Sick girl’s guide to the movies.

I believe I am on the mend! Last night around 2am I got my appetite back. I ate

1. Half a salami
2. A quarter box of Saltines
3. A cucumber
4. Two tomatoes
5. Half a bag of lettuce

in that order. This is my normal noshing style! This morning I am still in discomfort but no longer convinced I am knocking on heaven’s door. Maybe we will get to NYC by Christmas morning after all.

One of the benefits of being a shut-in chez moi is D’s DVD collection. Yesterday, in addition to finishing all existent episodes of Veronica Mars, I finally put into action a long-time Plan of mine: to watch all the movies we own that D has already seen but I have not. There are a LOT of them, so this is one of those lifelong projects that are particularly difficult to kick off. But off it is kicked! First I watched Lynch’s The Elephant Man (1980) which is elegant and sad and, I think, a surprisingly earnest attempt to theorize an ethics of spectacle, and ultimately to find the camera’s capacity for kindness.

Then I watched Cronenberg’s Spider (2002), despite D’s warning that it is really depressing, even compared to The Elephant Man. I was like, look at me, I am being eaten alive by a colony of monsters in my throat, I am already completely miserable. He was like, so you just want to wallow? And I was like, yes. So I watched it, and it is really, really sad, but also shockingly beautiful in a non-Cronenbergian way, by which I suppose I mean without the use of insectoid machinery, genitalia in all the wrong places, and a general aesthetic of insides on the outside. All the insides are on the inside in this one, and they are no less demonic for being invisible. Miranda Richardson’s performance is wonderful and reminded me of Judy Davis’s in Naked Lunch (1991), which was the first Cronenberg film I ever saw, and which my friend Jessica and I went back to the Little Theater in Rochester at least once a week to rewatch for as long as the theater ran it. I know I’ve been scoping too many fashion blogs lately because I was hyper-attuned to “palettes,” like for example there’s this one shot as Ralph Fiennes is creeping around the decrepit halfway house where he’s staying, and the walls are all peeling paint in plum and slate blue, and there are these two unwelcoming vinyl chairs on the left side of the screen in a dark orangey red, and I kept thinking, I would wear this.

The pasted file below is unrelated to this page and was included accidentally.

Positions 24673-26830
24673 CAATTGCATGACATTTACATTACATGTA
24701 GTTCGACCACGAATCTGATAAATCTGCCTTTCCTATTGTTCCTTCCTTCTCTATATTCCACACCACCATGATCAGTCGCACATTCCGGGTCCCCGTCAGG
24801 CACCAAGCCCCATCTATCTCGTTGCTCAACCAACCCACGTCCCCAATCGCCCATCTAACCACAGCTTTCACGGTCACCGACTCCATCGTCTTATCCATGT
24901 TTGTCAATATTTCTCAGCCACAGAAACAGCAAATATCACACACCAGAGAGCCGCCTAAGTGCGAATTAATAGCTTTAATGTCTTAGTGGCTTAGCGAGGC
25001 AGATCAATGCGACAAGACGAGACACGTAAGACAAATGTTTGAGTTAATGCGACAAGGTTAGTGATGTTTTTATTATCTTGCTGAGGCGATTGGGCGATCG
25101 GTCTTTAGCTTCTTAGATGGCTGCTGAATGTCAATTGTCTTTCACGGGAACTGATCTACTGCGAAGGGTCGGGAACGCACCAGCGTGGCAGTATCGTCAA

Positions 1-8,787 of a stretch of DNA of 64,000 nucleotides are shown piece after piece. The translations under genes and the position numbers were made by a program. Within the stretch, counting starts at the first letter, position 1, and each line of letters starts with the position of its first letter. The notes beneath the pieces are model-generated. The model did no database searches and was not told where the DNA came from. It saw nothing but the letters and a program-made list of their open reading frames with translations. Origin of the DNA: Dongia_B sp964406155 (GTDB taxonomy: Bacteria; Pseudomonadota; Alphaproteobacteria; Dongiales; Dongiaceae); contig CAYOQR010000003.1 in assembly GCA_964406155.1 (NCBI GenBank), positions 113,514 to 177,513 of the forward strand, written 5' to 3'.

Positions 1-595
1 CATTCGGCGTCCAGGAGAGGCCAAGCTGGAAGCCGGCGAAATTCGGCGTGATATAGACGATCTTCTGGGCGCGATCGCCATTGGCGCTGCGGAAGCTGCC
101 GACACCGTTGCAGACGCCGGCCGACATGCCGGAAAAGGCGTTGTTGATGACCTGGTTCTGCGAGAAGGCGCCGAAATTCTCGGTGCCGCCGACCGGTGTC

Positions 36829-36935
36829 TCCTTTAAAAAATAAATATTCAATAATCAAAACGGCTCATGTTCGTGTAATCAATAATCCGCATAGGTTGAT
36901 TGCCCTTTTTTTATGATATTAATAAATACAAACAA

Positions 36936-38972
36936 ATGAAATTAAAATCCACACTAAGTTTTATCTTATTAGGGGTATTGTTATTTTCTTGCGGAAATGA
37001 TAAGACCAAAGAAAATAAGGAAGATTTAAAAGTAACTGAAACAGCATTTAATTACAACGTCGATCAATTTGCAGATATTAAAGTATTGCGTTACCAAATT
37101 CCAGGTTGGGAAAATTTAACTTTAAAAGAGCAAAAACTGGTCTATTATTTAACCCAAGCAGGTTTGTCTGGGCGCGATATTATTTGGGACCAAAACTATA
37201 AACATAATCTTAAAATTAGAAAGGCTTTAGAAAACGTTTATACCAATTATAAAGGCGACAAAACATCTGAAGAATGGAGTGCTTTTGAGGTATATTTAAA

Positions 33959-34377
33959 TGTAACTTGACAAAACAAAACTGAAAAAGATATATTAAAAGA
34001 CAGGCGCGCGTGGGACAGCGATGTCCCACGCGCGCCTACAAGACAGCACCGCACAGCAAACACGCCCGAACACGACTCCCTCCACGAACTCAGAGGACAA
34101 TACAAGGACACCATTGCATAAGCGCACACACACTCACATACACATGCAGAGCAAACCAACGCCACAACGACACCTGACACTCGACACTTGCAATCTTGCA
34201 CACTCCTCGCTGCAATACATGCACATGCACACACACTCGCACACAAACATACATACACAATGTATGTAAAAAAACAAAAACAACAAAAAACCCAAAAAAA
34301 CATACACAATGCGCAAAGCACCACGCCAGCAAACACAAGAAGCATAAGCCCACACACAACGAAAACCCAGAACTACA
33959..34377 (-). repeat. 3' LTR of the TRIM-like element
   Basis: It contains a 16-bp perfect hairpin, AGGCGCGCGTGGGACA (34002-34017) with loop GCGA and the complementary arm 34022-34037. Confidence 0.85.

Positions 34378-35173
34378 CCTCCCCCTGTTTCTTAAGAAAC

I don’t know what’s on the roster for today, but since it certainly isn’t driving over the river and through the woods, there’s a good chance there’s more gorgeous misery coming up. I also need to finish Moby Dick. I finally got around to reading it (I KNOW!) and it is sublime. Did you know Melville is funny? He is funny! It is a revelation.

4 thoughts on “Sick girl’s guide to the movies.

  1. I’m glad you’re on the mend. Always wanted to read Melville. I’ve got a copy of Moby Dick around here somewhere. Maybe after the holidays, I’ll find that box and unpack it…. 🙂

    • Oh, do. It is surprising in all the best ways. Though some of the whale-hunting scenes I do find kind of wrenching—it is a book full of strange, violent love.

  2. I saw Elephant Man in the cinema when it was first released, and I’ve never ever forgotten it. John Hurt. Oh my god. He should have won the Oscar that year instead of De Niro. (Of course, I’ve never seen Raging Bull, so I reserve the right to change my mind.)

  3. I think Moby Dick is a book that rewards the reader in a thousand unpredictable ways, it is sublimely funny in an oblique way and beautifully violent.

    I have to re-read it soon. I wish that I could be reading it for the first time again.

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